The digital transformation taking place across society has significant implications for the warehouse sector, particularly as consumer expectations are changing. You've probably heard this refrain before. The anywhere, anytime access to information and applications allowed by cloud and mobile technologies has created a consumer landscape in which people can get what they want, when they want it. This has changed a variety of sectors, and the retail industry has proven central to this change.
If somebody is in a store and they like a shirt, but don't like any of the colors available, he or she can hop online and buy the preferred item immediately. Throw in being able to shop conveniently at home or from social media sites where friends are making recommendations and you have an e-commerce revolution. However, as consumers have come to expect greater responsiveness when they shop, they also anticipate getting their orders quickly.
Waiting around for inventory checks, order processing and long shipping cycles is becoming incredibly unpopular, and warehouse operators are facing incredible pressure to ramp up their fulfillment capabilities in response.
E-Commerce challenges driving warehouse innovation
According to a Logistics Management study performed by Peerless Research Group, the warehouse industry has increased its spending on new equipment in response to the growing demands created by e-commerce fulfillment. While some of this spending has come in the form of traditional solutions, many of the investments are putting information systems at the center of innovation.
Industry expert Norm Saenz told the news source that fulfillment services in the retail sector weren't initially designed to meet the needs of today's e-commerce companies, making innovation essential.
"Many of the retail industry DCs weren't designed to deal with e-commerce-size orders, so you just can't get those orders out of the building very effectively without investing in new material handling equipment of some kind, or in information technology systems," Saenz told Logistics Management.
This is the reality facing warehouses today – innovate quickly or risking falling behind customer requirements. Warehouse management software systems play a critical role here, creating a central hub for data management, process automation and similar tasks that keep a fulfillment center running smoothly.
Using warehouse management technologies to keep up with retail demands
Warehouse management software has long had a reputation for helping organizations coordinate operations across environments within the warehouse. From simplifying serialization processes to automating tasks like preparing items for shipment and gaining visibility into inventory levels, a good warehouse management system can serve as an innovation hub that frees managers to establish the most efficient environments possible relative to specific operational demands.
The problem, for a long time, has been the entry cost of implementing a robust warehouse management system. Purchasing IT hardware, installing software, getting end-user devices configured to run the system, managing licenses, putting specialized hardware, such as barcode scanners, into place and similar overhead created incredible costs beyond simply getting software. This led to warehouse management software being used almost exclusively for large fulfillment centers. However, this technical environment is shifting in light of cloud computing's rise.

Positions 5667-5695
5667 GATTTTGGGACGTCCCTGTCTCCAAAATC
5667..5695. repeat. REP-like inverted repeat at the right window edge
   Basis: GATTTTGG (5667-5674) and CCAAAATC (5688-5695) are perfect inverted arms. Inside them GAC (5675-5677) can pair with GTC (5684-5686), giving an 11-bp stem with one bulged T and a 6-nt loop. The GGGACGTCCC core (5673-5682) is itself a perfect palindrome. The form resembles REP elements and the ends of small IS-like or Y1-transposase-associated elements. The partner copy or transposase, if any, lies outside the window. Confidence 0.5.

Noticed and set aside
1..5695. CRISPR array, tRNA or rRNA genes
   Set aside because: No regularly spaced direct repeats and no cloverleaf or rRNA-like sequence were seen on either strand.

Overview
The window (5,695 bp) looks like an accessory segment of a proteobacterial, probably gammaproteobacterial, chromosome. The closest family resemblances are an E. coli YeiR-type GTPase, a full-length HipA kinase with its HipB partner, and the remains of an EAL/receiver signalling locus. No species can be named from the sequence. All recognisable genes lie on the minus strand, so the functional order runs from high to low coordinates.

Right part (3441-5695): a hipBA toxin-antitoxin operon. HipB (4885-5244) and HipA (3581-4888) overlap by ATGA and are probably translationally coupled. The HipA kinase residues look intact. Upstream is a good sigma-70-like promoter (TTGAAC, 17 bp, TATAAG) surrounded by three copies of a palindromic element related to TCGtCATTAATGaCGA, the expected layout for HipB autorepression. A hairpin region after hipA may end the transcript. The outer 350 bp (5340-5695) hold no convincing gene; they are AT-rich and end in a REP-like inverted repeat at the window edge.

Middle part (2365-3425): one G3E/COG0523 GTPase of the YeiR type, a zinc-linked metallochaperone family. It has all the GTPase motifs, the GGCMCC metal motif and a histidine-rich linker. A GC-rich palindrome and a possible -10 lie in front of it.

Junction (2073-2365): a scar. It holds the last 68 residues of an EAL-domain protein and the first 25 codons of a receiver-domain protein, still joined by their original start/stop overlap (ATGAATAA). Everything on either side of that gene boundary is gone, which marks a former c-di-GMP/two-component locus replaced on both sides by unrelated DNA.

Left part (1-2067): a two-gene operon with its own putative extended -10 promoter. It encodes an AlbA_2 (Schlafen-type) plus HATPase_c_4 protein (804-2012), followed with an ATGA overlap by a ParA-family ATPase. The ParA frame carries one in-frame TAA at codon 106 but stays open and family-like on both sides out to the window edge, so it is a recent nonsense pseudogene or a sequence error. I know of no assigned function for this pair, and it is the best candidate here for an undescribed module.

Using the cloud to streamline warehouse management innovation
Cloud computing offers an economic advantage that warehouse managers can use to drive technological gains without taking on excessive costs. A report from DC Velocity pointed out that warehouse management systems housed in the cloud turn the technology into a rental, making it a much more accessible technology.
The cloud isn't a cure-all, and does present some challenges. The news source pointed to security issues, which have long held back cloud investments, but also been counteracted with a wide range of strategies, as one issue. However, even more pertinent to many warehouse operators as security risk can be mitigated is the problem of performance. The report mentioned that latency in data delivery can cause problems in warehouses processing large numbers of orders at any time. This issue can be surmounted by using the cloud strategically to use a warehouse management system to drive positive change where most applicable and turn to other options for performance-sensitive workloads.
As warehouse management systems evolve to become more accessible, they are emerging as a prime option for warehouse teams trying to keep up with the new pressure created by the rise of e-commerce. As cloud-based warehouse management tools become more secure and adapt for performance-sensitive workloads, they give warehouses an opportunity to take advantage of robust IT capabilities to streamline order processing and fulfillment, driving the innovation needed to keep pace with new customer demands.